13 The IAD assists the ARC and the Board by performing regular evaluations of the Group’s internal controls, information technology, financial and accounting matters, compliance, business and risk management policies and procedures and ensuring that internal controls are adequate to meet the Group’s requirements.
14 On a quarterly basis, the ARC reviews the IAD’s reports, summary of findings and recommendations at the ARC meetings. The ARC also reviews and approves the annual internal audit plan which is determined in consultation with, but independent of, Management. The proposed scope of the internal audit function under the categories of financial audit, operational audit and information technology audit focuses on the adequacy and effectiveness of internal controls in relation to financial, operational and information technology risks.
15 The Board and Management of the Group attach high importance to having a sound system of internal controls and have been continuously enhancing the Group’s internal audit capacities through additional staffing and/or outsourcing.
(D) SHAREHOLDER RIGHTS AND ENGAGEMENT
(E) MANAGING STAKEHOLDERS RELATIONASHIPS
PRINCIPLE 11: SHAREHOLDER RIGHTS AND CONDUCT OF GENERAL MEETINGS
PRINCIPLE 12: ENGAGEMENT WITH SHAREHOLDERS
PRINCIPLE 13: ENGAGEMENT WITH STAKEHOLDERS
1 All BTH shareholders are treated fairly and equitably in order to enable them to exercise their ownership rights. Shareholders are given opportunities to participate effectively in and vote at general meetings of shareholders and to communicate their views on matters affecting the Company. The Company informs shareholders of the rules, including voting procedures, governing such meetings.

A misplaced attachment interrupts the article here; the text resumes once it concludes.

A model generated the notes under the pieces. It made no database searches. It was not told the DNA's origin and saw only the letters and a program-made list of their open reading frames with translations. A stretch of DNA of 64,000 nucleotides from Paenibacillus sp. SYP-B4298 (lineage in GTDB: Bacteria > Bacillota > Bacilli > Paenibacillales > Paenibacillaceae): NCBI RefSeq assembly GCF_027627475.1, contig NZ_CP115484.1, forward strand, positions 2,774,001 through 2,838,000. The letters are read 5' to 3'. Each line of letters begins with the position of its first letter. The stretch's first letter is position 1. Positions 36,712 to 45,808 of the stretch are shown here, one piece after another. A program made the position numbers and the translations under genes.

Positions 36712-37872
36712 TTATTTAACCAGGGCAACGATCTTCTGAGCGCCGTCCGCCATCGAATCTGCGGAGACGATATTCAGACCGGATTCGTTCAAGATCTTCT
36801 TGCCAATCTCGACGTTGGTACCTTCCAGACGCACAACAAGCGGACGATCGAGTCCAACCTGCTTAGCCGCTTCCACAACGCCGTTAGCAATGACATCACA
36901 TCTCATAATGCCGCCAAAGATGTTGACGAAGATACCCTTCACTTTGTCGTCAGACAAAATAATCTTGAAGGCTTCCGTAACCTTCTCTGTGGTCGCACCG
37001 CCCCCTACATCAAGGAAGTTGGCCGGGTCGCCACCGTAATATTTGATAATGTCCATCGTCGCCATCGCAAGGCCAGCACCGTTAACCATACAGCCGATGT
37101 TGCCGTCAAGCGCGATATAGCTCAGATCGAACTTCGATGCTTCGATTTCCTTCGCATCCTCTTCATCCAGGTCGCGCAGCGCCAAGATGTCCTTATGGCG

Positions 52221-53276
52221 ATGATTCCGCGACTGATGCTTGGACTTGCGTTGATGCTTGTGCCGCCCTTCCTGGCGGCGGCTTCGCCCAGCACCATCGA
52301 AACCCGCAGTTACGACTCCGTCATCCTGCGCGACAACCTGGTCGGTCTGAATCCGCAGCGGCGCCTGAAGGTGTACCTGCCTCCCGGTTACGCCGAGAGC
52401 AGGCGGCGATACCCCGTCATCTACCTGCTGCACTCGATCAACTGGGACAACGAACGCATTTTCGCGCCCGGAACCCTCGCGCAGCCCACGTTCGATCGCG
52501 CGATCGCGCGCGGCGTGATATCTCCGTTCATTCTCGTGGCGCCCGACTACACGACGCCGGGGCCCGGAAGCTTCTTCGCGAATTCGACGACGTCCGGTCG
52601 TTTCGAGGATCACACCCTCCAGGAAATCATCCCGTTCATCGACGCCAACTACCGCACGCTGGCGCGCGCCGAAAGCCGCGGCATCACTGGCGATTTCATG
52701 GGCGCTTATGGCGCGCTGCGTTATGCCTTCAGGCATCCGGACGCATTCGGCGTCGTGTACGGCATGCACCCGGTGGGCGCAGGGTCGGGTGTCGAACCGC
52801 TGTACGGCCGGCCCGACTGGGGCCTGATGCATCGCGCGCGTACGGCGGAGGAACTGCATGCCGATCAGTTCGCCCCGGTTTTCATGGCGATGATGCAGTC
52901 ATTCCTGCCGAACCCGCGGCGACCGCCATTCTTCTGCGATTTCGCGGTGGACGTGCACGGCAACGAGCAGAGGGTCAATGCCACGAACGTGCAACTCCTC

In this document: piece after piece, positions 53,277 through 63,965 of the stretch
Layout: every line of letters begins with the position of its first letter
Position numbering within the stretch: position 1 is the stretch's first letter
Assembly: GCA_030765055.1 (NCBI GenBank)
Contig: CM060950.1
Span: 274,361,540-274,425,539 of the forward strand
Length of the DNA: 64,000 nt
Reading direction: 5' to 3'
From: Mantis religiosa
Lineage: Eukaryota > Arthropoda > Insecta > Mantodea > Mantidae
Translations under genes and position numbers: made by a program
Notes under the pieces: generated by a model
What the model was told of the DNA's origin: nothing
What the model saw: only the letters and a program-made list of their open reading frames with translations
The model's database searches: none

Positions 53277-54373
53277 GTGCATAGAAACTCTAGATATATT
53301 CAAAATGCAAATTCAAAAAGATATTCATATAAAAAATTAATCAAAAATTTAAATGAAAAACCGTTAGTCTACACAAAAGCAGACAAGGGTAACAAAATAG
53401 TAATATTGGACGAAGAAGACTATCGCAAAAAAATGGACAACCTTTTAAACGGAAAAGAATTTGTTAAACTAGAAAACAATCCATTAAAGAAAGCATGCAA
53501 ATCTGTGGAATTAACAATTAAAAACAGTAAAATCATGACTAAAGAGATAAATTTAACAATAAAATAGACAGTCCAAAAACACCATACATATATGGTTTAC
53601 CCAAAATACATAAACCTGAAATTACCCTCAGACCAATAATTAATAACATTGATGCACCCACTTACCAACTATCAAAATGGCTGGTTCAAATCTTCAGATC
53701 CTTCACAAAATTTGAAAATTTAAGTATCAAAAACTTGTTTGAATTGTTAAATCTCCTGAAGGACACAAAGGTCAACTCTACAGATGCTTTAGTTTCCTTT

2 All shareholders of the Company are entitled to receive notices of general meetings, which are also advertised in the newspapers and issued via SGXNET. The Board recognises that the AGM is an important forum at which shareholders can communicate their views and raise any relevant queries with the Board and Management regarding the Company and its operations. The Company is in full support of shareholders’ participation at the AGM. The Board and Management are in attendance at the AGM to address questions by shareholders. The External Auditor and legal advisers are also present to assist the Directors in addressing shareholders’ queries relating to the conduct of the audit and the preparation and content of the auditor’s report, as well as clarify any points of law, regulation or meeting procedure that may arise. Chairman may direct certain directors, such as the Lead Independent Director and the ARC Chairman to answer queries on matters related to their roles. The Directors, particularly the Chairman, take the opportunity to interact with shareholders after the AGM, addressing their queries informally.